Laszlo Elkan aka Lucien Hervé
Hungary 1910 – Paris 2007
After a chequered and highly colourful early life as champion sportsman (Greco-Roman wrestling, French volley ball team in 1934); fashion designer for Patou, Chanel, Lanvin; painter; reporter- photographer; resistance fighter under the alias that he kept after the war… in 1947 Lucien Hervé poured all his energy into photography.
Resolute in his stand for modernity, from the outset his work was affiliated with the avant-gardes of the between-war period: Germaine Krull, Moholy-Nagy and other disciples of the Bauhaus.
He drew inspiration from Expressionist and Constructivist painting, early Russian films, especially those of Eisenstein, and the German Expressionist cinema of Fritz Lang and Georg Wilhelm Pabst.
In December ‘49, on his own initiative, he went down to Marseilles to photograph the worksite of Le Corbusier’s Unité d’habitation.
‘Monsieur, you have an architect’s soul’, said Corb, after he had looked over some 650 shots of his work-in-progress. Thus began their intense collaboration – the architect hiring the photographer to do reports of all his productions.
In parallel Hervé also worked for many other world famous architects: Alvar Aalto, Marcel Breuer, Georges Candilis, Michel Ecochard, Richard Neutra, Oscar Niemeyer, Henri Pingusson, Kenzo Tange, Bernard Zehrfuss … and for his personal friends Charlotte Perriand, Jean Prouvé and Pierre Jeanneret at Chandigarh.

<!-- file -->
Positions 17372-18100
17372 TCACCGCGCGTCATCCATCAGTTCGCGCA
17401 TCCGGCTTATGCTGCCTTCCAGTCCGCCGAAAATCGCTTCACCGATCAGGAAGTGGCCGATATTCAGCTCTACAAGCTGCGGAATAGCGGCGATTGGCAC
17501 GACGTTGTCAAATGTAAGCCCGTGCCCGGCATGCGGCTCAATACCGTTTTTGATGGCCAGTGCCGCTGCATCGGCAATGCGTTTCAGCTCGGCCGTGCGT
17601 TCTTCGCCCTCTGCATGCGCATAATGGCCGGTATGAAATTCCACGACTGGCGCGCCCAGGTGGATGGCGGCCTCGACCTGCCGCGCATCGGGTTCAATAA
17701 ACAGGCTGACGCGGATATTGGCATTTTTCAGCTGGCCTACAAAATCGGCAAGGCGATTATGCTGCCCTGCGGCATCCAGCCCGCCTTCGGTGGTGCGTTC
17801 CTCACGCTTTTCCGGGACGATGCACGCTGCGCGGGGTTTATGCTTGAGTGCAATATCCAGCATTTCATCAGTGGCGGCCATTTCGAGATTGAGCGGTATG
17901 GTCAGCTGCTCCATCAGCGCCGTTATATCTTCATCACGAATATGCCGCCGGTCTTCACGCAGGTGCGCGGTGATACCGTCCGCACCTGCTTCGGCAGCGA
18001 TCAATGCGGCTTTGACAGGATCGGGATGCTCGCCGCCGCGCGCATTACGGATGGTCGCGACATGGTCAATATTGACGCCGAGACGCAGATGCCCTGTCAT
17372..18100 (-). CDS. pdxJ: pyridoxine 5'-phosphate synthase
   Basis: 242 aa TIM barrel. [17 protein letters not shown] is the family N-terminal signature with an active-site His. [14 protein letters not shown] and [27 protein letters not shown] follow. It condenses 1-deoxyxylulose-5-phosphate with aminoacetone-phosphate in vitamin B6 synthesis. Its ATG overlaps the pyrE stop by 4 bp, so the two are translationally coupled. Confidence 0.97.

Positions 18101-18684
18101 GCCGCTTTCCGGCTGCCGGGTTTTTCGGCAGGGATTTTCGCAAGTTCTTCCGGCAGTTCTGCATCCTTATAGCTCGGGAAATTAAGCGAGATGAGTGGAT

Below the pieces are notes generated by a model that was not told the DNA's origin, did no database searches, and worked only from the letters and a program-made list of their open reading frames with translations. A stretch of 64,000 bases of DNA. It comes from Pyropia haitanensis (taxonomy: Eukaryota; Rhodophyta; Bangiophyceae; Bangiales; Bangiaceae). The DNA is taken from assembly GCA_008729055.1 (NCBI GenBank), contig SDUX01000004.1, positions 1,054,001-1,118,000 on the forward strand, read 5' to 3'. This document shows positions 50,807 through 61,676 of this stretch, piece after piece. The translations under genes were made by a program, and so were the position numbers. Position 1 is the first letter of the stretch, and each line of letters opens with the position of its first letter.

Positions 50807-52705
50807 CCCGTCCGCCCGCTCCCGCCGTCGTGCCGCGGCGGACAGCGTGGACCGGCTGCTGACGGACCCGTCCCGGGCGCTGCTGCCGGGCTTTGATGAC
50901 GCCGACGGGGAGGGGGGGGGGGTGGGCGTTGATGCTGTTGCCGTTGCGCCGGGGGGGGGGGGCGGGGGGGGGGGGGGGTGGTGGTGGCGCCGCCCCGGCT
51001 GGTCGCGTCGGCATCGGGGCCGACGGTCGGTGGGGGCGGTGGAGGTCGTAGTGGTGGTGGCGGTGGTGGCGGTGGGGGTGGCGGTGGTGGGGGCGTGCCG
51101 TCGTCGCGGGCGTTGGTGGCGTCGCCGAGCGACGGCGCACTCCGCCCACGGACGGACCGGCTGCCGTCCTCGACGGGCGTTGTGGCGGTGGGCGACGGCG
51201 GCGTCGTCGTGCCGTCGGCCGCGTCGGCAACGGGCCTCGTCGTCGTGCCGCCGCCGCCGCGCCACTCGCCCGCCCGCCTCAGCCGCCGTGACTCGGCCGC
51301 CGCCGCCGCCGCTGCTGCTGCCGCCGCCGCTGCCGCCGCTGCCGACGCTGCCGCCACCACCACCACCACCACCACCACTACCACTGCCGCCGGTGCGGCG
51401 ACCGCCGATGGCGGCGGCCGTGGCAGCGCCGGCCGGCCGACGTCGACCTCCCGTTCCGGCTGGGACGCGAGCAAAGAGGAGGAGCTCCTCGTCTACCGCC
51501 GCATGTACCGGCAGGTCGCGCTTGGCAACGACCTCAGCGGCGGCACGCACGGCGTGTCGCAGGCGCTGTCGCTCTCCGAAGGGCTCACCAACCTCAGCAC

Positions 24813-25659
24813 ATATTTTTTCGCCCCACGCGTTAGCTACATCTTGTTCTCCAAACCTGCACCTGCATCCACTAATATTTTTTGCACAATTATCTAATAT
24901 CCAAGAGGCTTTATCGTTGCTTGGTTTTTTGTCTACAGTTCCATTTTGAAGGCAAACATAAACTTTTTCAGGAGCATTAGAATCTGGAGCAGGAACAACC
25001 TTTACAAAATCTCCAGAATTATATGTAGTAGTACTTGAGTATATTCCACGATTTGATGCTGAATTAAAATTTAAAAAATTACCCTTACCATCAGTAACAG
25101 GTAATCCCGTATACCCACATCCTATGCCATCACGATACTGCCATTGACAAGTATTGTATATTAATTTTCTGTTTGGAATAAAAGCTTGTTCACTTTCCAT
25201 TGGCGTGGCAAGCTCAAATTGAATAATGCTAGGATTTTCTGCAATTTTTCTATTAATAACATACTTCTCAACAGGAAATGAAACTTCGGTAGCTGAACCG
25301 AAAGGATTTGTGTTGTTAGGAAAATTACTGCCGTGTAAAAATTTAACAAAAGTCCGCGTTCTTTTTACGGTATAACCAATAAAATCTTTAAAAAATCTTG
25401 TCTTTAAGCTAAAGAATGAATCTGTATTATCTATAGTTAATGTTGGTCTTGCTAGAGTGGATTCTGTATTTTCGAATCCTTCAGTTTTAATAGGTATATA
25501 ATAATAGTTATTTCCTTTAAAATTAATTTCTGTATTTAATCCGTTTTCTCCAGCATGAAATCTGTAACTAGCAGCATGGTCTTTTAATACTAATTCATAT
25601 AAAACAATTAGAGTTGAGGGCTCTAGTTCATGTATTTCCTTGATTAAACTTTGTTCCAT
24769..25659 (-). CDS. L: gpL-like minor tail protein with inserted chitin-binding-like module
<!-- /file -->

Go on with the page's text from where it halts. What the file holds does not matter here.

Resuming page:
In the difficult years of reconstruction in Europe, this tireless globe trotter worked with the means at hand, using nothing more than a single Rolleiflex 6×6 that did not even have a cell. Hervé is on record as saying ‘My camera naturally drove me to invent a new way of looking at architecture (…) I often used oblique framing, high- and low-angle shots to escape the laws of optics. Photographed from the front, without any foreshortening, a building may look life-like, but is that really the role of photography? Truth doesn’t lie in accuracy. Sometimes you have to use roundabout ways to express the essence.’
In 1965 he was diagnosed with the first symptoms of multiple sclerosis. Increasingly compelled to restrict his movements, with a quasi-obsessional passion he continued to re-cut his prints.
Hervé declared: ‘I don’t accept the film and the eye of the camera as definitive. I think that a photo is put together as much as a building is, as much as any work of art for that matter….’
When Le Corbusier asked him: ‘How did you get started in photography?’ , Hervé replied: ‘With a pair of scissors!’